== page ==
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Essential Salmon Habitat
spawning salmon photo  
Spawning Salmon

Oregon's Removal-Fill Law requires a permit for most removal and fill activities in areas designated as "essential indigenous anadromous salmonid habitat."
(2015) Interactive ESH Map​

Essential salmonid habitat is defined as the habitat necessary to prevent the depletion of native salmon species (chum, sockeye, Chinook and Coho salmon, and steelhead and cutthroat trout) during their life history stages of spawning and rearing.
The designation applies only to those species that have been listed as "Sensitive, Threatened or Endangered" by a state or federal authority.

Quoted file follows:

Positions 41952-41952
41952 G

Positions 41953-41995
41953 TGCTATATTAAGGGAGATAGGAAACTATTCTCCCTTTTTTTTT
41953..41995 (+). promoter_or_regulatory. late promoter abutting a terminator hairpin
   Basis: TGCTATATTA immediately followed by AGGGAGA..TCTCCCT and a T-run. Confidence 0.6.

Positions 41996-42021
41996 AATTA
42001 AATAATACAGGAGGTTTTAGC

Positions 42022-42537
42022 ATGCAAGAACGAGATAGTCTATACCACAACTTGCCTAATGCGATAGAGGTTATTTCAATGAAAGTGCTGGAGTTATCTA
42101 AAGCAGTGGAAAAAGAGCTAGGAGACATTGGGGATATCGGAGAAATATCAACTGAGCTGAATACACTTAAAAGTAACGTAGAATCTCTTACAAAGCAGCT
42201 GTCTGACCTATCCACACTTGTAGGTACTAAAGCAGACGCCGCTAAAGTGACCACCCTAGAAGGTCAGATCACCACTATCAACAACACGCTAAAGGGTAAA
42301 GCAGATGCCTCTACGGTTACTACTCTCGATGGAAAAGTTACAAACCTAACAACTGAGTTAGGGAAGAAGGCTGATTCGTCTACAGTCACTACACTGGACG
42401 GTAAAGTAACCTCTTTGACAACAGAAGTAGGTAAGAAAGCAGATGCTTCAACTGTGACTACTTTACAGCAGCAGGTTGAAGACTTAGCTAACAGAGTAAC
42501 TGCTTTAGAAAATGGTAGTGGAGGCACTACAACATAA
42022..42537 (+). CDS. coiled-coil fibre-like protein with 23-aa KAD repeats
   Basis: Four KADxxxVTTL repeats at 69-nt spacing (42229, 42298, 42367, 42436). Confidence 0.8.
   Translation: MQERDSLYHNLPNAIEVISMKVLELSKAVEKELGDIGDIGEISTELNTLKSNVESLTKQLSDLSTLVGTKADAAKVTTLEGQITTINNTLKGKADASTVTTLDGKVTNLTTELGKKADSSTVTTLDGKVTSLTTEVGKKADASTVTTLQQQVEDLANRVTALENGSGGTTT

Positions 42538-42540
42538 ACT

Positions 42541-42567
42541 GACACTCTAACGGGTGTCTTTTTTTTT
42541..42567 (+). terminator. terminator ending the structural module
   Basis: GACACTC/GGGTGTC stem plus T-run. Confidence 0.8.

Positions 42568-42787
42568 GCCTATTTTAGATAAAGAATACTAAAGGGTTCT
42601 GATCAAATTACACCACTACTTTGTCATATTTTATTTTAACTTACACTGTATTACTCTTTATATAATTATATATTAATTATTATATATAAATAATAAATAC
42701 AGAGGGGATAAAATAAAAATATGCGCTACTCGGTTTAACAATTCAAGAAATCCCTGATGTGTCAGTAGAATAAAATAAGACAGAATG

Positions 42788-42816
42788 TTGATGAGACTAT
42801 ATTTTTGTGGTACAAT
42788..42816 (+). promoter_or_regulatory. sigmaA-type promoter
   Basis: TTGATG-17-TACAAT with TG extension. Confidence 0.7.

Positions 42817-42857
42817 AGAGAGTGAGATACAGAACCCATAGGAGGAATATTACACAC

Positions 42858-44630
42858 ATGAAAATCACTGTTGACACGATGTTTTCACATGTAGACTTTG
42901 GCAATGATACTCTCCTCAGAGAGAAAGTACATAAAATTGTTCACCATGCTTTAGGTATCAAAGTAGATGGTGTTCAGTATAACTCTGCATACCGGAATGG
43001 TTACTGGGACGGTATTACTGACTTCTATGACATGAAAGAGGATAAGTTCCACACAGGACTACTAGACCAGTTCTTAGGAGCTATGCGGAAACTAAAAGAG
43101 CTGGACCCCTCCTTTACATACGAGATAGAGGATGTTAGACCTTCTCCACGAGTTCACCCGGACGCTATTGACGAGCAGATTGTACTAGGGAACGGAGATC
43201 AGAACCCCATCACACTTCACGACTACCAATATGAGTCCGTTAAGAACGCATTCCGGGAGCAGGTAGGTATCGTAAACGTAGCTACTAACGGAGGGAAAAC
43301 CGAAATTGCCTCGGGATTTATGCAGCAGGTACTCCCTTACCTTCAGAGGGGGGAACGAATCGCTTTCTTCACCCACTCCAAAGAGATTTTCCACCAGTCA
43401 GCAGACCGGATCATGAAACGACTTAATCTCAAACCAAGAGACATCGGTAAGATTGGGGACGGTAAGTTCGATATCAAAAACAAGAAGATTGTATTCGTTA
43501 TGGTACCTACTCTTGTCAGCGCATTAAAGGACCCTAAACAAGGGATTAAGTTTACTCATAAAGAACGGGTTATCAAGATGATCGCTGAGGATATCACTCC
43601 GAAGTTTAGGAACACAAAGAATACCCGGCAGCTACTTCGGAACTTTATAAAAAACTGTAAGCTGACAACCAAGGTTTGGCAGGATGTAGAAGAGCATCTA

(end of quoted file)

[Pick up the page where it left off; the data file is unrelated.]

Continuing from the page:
In addition to those activities that are exempt from all permit requirements, the following exemptions apply to activities affecting less than 50 cubic yards within areas designated essential salmonid habitat:
  • Activities customarily associated with agriculture (e.g., maintenance of an existing irrigation or drainage structure) involving less than 50 cubic yards.
  • Non-motorized mineral prospecting affecting less than one cubic yard at any one site and not more than five cubic yards annually within a designated stream.
  • Construction and maintenance of fish passage and fish screening structures less than 50 cubic yards.
DSL in consultation with the Oregon Department of Fish and Wildlife (ODFW), designates essential salmonid habitat areas based on field surveys and/or concurrence of professional opinion, consistent with the Oregon Fish Habitat Distribution Data Standard . Designations are periodically reviewed and updated.
Essential Salmon Habitat Administrative Rule